The Monmouthshire and Brecon Canal in South Wales was once a hub of industry, with two major branches built to transport the rich minerals of iron ore and coal from the South Wales Valleys to Newport, where they could be shipped around the world. We spent the morning walking the the Crumlin arm of the canal closer to Newport which connects with the River Usk, ending our walk at Roman Caerleon.
The Fourteen Locks Visitor Centre has a large car park and café, making it an ideal point from which to explore the section of canal that runs down to Newport. The centre is named for the fourteen locks known as the Cefyn flight, and two of the locks have been restored with events, walks and education days running throughout the year.
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More info: Fourteen Locks Visitor Centre Website | Address:Cwm Lane, Rogerstone, Newport NP10 9GN | Open Daily 10am – 4pm|Instagram @fourteenlockscanalcentre| Twitter @FourteenLocks | Facebook @fourteenlockscanalcentre | Parking £1 for 4 hours, £3 for 5 hours, £5 for all day
Visit Tredegar House with the National Trust
Run by the National Trust, Tredegar House was for 500 years the seat of the Morgan family, who grew wealthy through their farming land and as mine owners. The spacious 17th century reception rooms downstairs are designed to impress with gilt and family portraits, while upstairs the bedrooms are from the 1930s when the eccentric owner Evan Morgan held parties and entertained the fashionable set at Tredegar House.
An interesting exhibition that spanned several of the rooms told the story of the Newport Rising in 1839 when 10,000 Chartists marched on Newport to demand political change and a greater political say for the working man.
The Chartist leader John Frost wrote scathing public letters to Tredegar’s owner Sir Charles Morgan in the 1820s, blaming him for disregard of his tenant’s welfare and his extravagance at a time when the working classes were starting to demand a greater share of political power so that they could achieve better working conditions.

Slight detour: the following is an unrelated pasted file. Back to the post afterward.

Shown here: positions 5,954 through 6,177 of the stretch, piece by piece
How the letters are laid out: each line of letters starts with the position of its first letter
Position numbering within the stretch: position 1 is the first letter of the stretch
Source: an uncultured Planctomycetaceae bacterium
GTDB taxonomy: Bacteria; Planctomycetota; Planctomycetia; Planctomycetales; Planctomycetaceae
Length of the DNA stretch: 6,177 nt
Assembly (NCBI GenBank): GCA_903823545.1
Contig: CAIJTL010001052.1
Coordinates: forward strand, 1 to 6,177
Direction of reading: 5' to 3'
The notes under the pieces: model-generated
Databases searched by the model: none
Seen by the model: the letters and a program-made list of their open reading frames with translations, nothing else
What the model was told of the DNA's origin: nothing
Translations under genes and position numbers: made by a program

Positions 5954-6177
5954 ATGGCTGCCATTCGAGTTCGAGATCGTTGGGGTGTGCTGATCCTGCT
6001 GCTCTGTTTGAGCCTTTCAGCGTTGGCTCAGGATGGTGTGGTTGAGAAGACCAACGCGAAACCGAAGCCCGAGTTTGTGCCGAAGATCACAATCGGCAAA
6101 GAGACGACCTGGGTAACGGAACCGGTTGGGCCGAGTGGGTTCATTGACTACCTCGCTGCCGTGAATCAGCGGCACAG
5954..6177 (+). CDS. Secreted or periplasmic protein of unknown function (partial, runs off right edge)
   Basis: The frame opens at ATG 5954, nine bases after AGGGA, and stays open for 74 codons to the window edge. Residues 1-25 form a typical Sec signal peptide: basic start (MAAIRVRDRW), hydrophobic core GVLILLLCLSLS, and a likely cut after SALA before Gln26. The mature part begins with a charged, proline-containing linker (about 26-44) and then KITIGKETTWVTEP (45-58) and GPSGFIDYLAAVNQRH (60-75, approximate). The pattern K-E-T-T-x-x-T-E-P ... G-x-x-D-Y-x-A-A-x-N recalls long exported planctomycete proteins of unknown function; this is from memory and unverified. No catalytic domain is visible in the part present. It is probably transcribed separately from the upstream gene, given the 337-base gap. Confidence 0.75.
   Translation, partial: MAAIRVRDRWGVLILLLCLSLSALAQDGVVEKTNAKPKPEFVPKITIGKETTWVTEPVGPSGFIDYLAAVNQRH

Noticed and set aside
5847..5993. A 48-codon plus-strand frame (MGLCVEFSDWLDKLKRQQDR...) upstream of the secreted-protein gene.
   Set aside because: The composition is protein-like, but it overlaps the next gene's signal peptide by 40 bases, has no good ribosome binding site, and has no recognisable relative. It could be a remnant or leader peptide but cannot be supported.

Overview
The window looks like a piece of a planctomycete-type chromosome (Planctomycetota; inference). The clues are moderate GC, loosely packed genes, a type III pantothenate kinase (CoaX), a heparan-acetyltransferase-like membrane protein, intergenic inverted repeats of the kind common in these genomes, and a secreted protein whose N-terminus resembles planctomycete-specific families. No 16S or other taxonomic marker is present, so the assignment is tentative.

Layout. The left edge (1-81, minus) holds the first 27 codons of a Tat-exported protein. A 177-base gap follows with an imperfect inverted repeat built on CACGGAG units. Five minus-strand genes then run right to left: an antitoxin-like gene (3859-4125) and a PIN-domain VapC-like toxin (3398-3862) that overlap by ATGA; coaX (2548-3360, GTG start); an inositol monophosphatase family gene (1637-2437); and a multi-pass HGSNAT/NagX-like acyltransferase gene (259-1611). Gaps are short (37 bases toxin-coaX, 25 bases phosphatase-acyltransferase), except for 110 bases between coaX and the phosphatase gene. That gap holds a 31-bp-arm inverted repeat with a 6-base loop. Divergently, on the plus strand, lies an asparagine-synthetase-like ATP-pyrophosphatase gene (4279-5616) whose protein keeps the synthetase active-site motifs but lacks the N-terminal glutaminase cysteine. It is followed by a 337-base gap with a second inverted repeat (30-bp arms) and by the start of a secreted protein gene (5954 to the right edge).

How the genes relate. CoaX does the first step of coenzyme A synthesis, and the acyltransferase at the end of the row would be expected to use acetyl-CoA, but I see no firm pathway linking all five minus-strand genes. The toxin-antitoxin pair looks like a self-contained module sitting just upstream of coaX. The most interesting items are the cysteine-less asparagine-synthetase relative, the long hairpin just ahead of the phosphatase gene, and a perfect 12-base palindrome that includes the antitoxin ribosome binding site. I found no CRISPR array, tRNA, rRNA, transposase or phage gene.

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Below stairs you can see the servant’s quarters that are laid out in Victorian style when an army of house maids, butlers and cooks would keep the large house running. The gardens and grounds are open free to the public and there were lots of interesting events happening in the barns and the orangery as part of the St David’s Day celebrations when we visited, including some owls meeting the public from the Ebbw Vale Owl Sanctuary.
RSPB Wetlands Centre
The RSPB Wetland Centre near Newport is the place to start exploring the Newport Wetlands that stretch along the coast. It’s open daily with an excellent café that has a prime view of the ponds with birds flying and feeding, with knowledgeable staff and volunteers who can tell you all about the wildlife in the wetlands.
From the centre, walk out through the reedbeds or take one of the different nature trails and circular walks through the wetlands area. If you walk on to the sea wall, you’ll find the East Usk lighthouse that flashes to warn shipping entering the River Usk. From here you can walk along the sea wall itself that stops the wetlands from flooding and creates a controlled environment for wildlife. Look out also for the regular walks and other events run by the Gwent Wildlife Trust, guided by local experts in the birds and wildlife.
More info: RSPB Wetlands Centre Website | Address: Nash Rd, Newport NP18 2BZ | Open Daily 9am – 5pm | Cafe open 10am – 4pm | Instagram: @rspb_love_nature | Twitter: @Natures_Voice | Facebook @RSPBLoveNature | Gwent Wildlife Trust
Visitor information for visiting Caerleon, Newport and South Wales
How to get to Roman Caerleon
Driving: If you are driving from “Over the bridge” such as London, Bristol, Gloucestershire or other parts of the South West, you’ll probably approach on the M4 motorway and leave at Junction 25 (Eastbound) or Junction 26 (Eastbound) then take the B4596 to Caerleon.
International: If flying into Wales from international or regional airports, the closest airport is Cardiff Airport. We recommend Skyscanner to plan flight routes and find the best prices.
This article was sponsored* by Over the Bridge to Wales who provided the hotel stay and experiences mentioned.
* More info on my policies page
This article is originally published at Heatheronhertravels.com